Living With Rheumatoid Arthritis

How to Adapt Your Home to Accomodate a Wheelchair

If a member of your family has recently become wheelchair bound, you might be feeling overwhelmed at the prospect of having to change your entire house to accommodate them. Luckily, there are lots of useful daily living aids which aren't hard to install but make a huge difference in terms of accessibility. Ramps and stairlifts will ensure that your relative can safely access every room of the house. Shower seats or stools allow them to use the shower without the risk of falling and grab rails around the home also reduce the likelihood of slips. Every person is different, and needs will vary, so be sure to include your relative in every step of the process.

Install ramps

Wheelchair ramps are available for the interior and exterior of your home, and allow wheelchair users to move freely, without needing the assistance of another person. If your front door involves a step up, a metal ramp should be installed. Choose an aluminium, rust-resistant ramp to ensure it lasts well. Some ramps are portable, meaning your relative can take them out to other places as needed. Indoor ramps are available in both aluminium and fibreglass, in a wide range of sizes. One-piece doorframe ramps are useful for the transition between conservatories and the rest of the house.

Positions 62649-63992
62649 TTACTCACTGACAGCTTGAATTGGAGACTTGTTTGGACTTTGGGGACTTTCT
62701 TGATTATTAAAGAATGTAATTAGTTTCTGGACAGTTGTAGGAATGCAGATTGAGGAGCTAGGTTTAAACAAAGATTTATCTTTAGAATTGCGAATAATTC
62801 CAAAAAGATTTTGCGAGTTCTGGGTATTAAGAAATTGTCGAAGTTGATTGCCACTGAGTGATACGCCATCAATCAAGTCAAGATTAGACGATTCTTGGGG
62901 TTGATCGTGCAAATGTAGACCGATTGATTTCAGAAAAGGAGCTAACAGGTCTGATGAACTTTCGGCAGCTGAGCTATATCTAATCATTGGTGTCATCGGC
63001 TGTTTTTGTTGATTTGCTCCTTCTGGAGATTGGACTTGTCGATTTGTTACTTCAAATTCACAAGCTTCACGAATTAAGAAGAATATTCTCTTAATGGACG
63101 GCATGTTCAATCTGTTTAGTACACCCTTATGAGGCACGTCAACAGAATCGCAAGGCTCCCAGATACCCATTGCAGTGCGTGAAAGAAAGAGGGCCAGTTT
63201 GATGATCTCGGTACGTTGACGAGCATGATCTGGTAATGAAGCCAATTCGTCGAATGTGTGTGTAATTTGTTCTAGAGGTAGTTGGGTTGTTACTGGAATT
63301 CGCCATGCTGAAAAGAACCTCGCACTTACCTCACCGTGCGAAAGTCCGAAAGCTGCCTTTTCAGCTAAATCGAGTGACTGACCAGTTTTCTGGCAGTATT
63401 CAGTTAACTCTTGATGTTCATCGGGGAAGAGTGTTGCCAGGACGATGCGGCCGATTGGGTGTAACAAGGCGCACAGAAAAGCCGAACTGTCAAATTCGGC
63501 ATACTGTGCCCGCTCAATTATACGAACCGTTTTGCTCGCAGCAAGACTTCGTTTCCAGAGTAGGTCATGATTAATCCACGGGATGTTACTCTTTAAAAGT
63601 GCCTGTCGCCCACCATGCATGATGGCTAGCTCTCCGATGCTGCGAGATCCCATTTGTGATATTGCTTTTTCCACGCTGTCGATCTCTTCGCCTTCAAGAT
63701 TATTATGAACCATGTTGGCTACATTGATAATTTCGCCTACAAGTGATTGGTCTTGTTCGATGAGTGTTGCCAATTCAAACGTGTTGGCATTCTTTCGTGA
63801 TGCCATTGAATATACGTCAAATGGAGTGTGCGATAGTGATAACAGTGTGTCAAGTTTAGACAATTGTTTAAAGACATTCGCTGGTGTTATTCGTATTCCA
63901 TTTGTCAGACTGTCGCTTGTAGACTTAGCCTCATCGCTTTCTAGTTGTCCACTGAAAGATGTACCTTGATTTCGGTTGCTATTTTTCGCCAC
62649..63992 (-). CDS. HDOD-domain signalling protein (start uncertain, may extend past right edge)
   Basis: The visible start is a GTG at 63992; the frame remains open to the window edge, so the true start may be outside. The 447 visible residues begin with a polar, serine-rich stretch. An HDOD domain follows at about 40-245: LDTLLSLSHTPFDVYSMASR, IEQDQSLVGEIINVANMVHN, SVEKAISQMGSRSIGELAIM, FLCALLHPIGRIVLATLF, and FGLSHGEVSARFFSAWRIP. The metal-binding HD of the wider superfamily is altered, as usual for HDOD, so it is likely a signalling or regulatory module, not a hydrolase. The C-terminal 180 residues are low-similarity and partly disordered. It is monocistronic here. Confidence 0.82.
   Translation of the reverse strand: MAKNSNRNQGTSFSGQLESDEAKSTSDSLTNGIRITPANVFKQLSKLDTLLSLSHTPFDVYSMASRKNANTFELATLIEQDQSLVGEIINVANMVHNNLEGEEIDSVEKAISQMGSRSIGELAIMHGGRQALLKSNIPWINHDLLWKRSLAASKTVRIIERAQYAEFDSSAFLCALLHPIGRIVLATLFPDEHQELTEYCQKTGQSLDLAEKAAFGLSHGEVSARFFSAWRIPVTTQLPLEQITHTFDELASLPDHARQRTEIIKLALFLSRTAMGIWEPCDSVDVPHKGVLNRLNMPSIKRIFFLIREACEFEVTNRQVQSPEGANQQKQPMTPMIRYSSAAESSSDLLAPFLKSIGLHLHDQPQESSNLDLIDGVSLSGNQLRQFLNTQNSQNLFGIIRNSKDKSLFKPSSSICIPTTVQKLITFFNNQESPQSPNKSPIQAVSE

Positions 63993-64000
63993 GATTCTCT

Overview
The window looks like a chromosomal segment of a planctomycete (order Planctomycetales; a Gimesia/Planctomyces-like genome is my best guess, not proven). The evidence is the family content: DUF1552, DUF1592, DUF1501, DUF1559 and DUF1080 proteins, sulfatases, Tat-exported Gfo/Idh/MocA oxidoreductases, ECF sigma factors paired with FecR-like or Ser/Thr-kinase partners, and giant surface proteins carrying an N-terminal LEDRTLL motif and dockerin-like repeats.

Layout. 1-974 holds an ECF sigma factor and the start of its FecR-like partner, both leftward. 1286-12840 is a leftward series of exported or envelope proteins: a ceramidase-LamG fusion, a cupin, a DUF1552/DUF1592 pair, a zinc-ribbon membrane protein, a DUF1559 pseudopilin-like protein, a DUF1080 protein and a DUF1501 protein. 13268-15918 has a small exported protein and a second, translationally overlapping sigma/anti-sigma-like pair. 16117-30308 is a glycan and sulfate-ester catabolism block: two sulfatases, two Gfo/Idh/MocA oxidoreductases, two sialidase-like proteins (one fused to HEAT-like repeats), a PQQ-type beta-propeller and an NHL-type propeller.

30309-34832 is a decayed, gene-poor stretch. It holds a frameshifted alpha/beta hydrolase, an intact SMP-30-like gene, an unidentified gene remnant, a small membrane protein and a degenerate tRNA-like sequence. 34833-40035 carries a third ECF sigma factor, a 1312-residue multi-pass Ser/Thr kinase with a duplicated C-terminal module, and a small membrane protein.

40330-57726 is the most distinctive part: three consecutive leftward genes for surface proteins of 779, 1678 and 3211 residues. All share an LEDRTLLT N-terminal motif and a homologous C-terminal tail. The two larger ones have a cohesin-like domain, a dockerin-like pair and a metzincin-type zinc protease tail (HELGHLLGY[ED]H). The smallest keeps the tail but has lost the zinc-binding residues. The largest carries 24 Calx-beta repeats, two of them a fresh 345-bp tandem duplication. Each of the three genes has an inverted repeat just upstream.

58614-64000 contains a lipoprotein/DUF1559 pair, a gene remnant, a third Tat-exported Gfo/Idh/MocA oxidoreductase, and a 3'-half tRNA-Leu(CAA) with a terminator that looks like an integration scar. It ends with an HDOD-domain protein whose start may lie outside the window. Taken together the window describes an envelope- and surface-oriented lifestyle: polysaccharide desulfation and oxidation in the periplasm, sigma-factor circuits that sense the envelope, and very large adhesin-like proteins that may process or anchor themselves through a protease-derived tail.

Consider a stairlift

If your relative will need to access the upper floors of your house, a stairlift is a wise investment. It can be installed alongside your regular staircase without any major renovation needed in most cases. A track will be installed along the length of the stairs, which the chair will move up and down. Stairlifts are easy to operate, with most using a simple joystick-style controller to move up and down. 

Put in shower seats

Showers seats and stools are available in a variety of shapes and sizes to suit your needs. Fold down shower seats are useful in bathrooms without much space, as they can be stored out of the way when not in use. Stools are a portable option which can offer more support than folding seats. They're made of a waterproof plastic, with strong grips at the feet, to reduce the risk of slipping while showering.

Install grab rails

Grab rails are useful in many areas of the home but are particularly useful in the bathroom. They provide a strong, secure handhold for your relative to use while moving out of their wheelchair, reducing the risk of falls. Foldaway grab rails can be used where there isn't much space, and bed rails can be fitted securely below a bed frame.

Make your home safer for wheelchair-using relatives with these aids.